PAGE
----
It's A Crime The Way We Scare Ourselves To Death

AUSTIN - Since it's notoriously difficult to prove a negative, I've hesitated to write about a long-held thesis of mine, which is that we think crime in this country is a worse problem than it actually is. I've been pleased to find some expert opinions recently reinforcing my pet theory and finally feel emboldened to speak up.

The chief trouble with trying to make this case is that it starts out sounding as though one is trying to dismiss the reality of crime in America, which is not only bad but getting worse. But it still is not as bad as most of us think it is - and therein lie some perils as frightening as the possibility of getting mugged, robbed, murdered or raped.

The villains in this case are our Usual Suspects - the media. While I would not claim that newspapers are blameless in spreading the notion that murderous monsters lurk around every corner, I still think television deserves most of the credit. Local television news is particularly prone to lead off every night with some account of blood and gore all over the floor, and if there's none available locally, scenic gore shots from almost anywhere will do.

The current vogue for true-crime programs on network television is reinforcing the usual neck-high tide of fictional mayhem on the tube. Try counting up in the course of a week the number of women you see on television in a state of terror as the footsteps get closer and closer or the pane of glass is suddenly smashed. This

happens on television more often than people go to the bathroom or apply deodorant.

"One of the worst things affecting our feeling of safety was probably the development of the video camera," James Fox, dean of the School of Criminal Justice at Northeastern University in Boston, told The New York Times. "Fear of crime reacts to perceptions, and they are mainly based on television and news reporting."

So what's the downside, you ask. Even if danger doesn't lurk behind every bush, there's enough of it out there so that people should be cautious, no? The problem is that fear corrodes people's trust in one another, their sense of community and their willingness to help one another when trouble does come. The famous case of Kitty Genovese, a woman who was stabbed to death in New York 20 years ago while 37 neighbors looked on and did not even bother to call the police is perhaps the most famous example of fear-bred indifference.

Fear of crime also poisons our constitutional heritage of carefully guarded rights of the accused. Fear makes people do terrible things to one another - and to themselves.

The late John Henry Faulk, the great Texas freedom-fighter, used to tell a story about his days in law enforcement, back when he was captain in the Texas Rangers. He was 7 at the time. His friend, Boots Cooper, who was 6, was sheriff, and they used to chase bad guys out in the big backyard. One day, Johnny's momma, Miz Faulk, asked these two fine law enforcement officers to go down to the hen house and chase a chicken snake out of there. They tethered their brooms outside the hen house, went in and hunted all through the nests on the bottom shelf, but they couldn't find that snake. They had to stand on tiptoe to see the nests on the second shelf. And, when they did - they saw that snake.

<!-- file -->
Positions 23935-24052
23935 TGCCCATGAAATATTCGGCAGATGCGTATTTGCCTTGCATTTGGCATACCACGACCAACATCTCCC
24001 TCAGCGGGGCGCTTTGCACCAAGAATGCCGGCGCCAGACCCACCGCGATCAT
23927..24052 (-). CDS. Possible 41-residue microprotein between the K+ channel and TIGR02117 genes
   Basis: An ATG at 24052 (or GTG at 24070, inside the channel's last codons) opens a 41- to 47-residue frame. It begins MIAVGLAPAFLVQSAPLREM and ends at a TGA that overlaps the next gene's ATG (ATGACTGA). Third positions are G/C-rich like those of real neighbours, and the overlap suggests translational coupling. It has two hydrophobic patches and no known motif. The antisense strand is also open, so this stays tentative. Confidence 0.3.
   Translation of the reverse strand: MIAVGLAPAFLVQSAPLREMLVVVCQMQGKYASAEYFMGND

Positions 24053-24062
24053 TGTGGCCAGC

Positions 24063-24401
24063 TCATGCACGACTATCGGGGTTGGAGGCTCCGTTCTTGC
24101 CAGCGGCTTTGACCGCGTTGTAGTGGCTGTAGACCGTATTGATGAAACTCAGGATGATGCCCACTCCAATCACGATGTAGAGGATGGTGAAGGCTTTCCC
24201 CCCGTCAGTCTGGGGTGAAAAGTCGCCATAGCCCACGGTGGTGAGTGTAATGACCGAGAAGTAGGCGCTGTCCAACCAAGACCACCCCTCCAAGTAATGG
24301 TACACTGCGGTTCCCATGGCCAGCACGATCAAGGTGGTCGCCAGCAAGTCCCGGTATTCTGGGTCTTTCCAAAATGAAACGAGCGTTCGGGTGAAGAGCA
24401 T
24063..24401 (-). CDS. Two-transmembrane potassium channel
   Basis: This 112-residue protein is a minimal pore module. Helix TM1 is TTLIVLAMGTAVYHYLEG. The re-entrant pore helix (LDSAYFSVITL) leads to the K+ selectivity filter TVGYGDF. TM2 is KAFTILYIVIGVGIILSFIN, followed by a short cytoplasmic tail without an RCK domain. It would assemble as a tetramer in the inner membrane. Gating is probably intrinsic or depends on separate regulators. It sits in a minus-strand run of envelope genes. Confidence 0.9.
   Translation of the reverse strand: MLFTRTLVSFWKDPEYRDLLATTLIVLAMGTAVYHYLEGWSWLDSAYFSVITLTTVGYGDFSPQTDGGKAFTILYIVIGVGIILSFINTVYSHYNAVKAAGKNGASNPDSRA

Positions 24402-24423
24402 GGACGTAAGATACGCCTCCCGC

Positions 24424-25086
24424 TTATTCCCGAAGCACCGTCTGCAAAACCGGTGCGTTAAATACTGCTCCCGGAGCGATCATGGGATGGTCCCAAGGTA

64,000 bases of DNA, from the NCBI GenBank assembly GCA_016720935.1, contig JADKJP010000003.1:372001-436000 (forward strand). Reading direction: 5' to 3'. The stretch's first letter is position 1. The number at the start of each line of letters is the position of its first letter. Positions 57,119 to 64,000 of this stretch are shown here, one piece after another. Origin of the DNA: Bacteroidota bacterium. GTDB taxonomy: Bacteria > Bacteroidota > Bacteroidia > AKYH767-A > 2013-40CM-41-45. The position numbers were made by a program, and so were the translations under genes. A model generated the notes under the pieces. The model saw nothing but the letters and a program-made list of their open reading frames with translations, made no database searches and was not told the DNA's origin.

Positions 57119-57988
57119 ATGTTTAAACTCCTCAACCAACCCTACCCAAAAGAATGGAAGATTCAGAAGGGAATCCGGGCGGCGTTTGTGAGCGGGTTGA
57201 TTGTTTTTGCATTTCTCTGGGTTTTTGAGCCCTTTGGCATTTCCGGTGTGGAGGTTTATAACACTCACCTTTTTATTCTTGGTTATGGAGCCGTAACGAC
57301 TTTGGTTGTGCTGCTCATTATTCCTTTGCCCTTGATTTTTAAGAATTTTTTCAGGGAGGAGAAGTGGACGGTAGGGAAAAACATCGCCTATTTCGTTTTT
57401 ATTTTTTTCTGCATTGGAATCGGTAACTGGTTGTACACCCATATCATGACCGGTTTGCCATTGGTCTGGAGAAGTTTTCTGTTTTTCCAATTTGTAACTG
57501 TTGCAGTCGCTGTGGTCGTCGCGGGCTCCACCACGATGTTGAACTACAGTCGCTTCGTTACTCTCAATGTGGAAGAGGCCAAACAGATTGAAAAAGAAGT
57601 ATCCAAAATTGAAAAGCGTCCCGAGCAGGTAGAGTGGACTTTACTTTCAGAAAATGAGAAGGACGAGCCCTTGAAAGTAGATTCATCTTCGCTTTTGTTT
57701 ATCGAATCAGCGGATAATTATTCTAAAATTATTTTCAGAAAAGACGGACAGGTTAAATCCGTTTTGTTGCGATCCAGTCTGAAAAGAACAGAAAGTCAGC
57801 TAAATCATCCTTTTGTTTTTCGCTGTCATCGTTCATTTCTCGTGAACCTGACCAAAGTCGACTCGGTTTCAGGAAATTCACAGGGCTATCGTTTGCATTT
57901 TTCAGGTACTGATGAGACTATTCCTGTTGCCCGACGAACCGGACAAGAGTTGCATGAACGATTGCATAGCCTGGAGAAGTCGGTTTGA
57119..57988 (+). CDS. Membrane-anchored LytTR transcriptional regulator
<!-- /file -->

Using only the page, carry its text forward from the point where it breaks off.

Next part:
I have never been nose-to-nose with a chicken snake myself, but I always took Johnny's word for it that it will just scare the living daylights out of you. It scared the boys so bad, they both tried to exit the hen house at the same time, doing considerable damage to themselves and the hen house door in the process.

Miz Faulk, a-watching this from the porch, laughed and said, "Boys, boys, what is wrong with you? You know perfectly well a chicken snake will not hurt you."

Which is when Boots Cooper made the immortal observation, "Yes, ma'am, but there's some things'll scare you so bad you'll hurt yourself."

And that's what we do over and over in this country. We get scared so bad that we hurt ourselves. Scared of communism or the tide of illegal aliens or pornography or crime or some other menace, we think the only way to protect ourselves is to give up some of our freedom, sacrifice some of our constitutional rights. To hell with all those constitutional safeguards, the country is crawling with dangerous criminals, and we need to lock 'em up and cut off their right to appeal.

In addition to making us want to shred the Constitution, the fear of crime aggravates our sense of vulnerability and anxiety, which further undermines the civility of our times and makes our Legislature entertain nutty notions like legalizing concealed handguns.

"Live at Five" has a lot to answer for.

Molly Ivins is a columnist for the Fort Worth Star-Telegram. Her column appears Monday on editorial pages of The Times.

(Copyright, 1993, Creators Syndicate, Inc.)